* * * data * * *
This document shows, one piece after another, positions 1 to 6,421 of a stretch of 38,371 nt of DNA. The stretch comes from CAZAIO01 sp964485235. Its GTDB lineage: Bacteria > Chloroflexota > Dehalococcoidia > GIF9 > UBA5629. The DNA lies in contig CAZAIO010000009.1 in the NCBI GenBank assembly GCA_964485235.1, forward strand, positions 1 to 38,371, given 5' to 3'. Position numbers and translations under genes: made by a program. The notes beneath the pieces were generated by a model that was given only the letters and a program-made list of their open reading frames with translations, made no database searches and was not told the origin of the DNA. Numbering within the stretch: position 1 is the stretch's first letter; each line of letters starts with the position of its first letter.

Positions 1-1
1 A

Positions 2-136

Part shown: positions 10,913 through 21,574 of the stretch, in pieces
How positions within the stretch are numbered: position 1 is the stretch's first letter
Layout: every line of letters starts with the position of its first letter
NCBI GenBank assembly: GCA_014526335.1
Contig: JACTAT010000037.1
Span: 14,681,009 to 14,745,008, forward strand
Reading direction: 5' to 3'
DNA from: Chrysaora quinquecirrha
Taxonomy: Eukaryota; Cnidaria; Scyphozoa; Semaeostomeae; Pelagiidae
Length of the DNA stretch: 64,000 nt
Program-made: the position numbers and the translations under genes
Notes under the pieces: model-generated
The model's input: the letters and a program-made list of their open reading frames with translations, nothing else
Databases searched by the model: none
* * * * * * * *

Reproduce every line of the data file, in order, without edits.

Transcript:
This document shows, one piece after another, positions 1 to 6,421 of a stretch of 38,371 nt of DNA. The stretch comes from CAZAIO01 sp964485235. Its GTDB lineage: Bacteria > Chloroflexota > Dehalococcoidia > GIF9 > UBA5629. The DNA lies in contig CAZAIO010000009.1 in the NCBI GenBank assembly GCA_964485235.1, forward strand, positions 1 to 38,371, given 5' to 3'. Position numbers and translations under genes: made by a program. The notes beneath the pieces were generated by a model that was given only the letters and a program-made list of their open reading frames with translations, made no database searches and was not told the origin of the DNA. Numbering within the stretch: position 1 is the stretch's first letter; each line of letters starts with the position of its first letter.

Positions 1-1
1 A

Positions 2-136

Part shown: positions 10,913 through 21,574 of the stretch, in pieces
How positions within the stretch are numbered: position 1 is the stretch's first letter
Layout: every line of letters starts with the position of its first letter
NCBI GenBank assembly: GCA_014526335.1
Contig: JACTAT010000037.1
Span: 14,681,009 to 14,745,008, forward strand
Reading direction: 5' to 3'
DNA from: Chrysaora quinquecirrha
Taxonomy: Eukaryota; Cnidaria; Scyphozoa; Semaeostomeae; Pelagiidae
Length of the DNA stretch: 64,000 nt
Program-made: the position numbers and the translations under genes
Notes under the pieces: model-generated
The model's input: the letters and a program-made list of their open reading frames with translations, nothing else
Databases searched by the model: none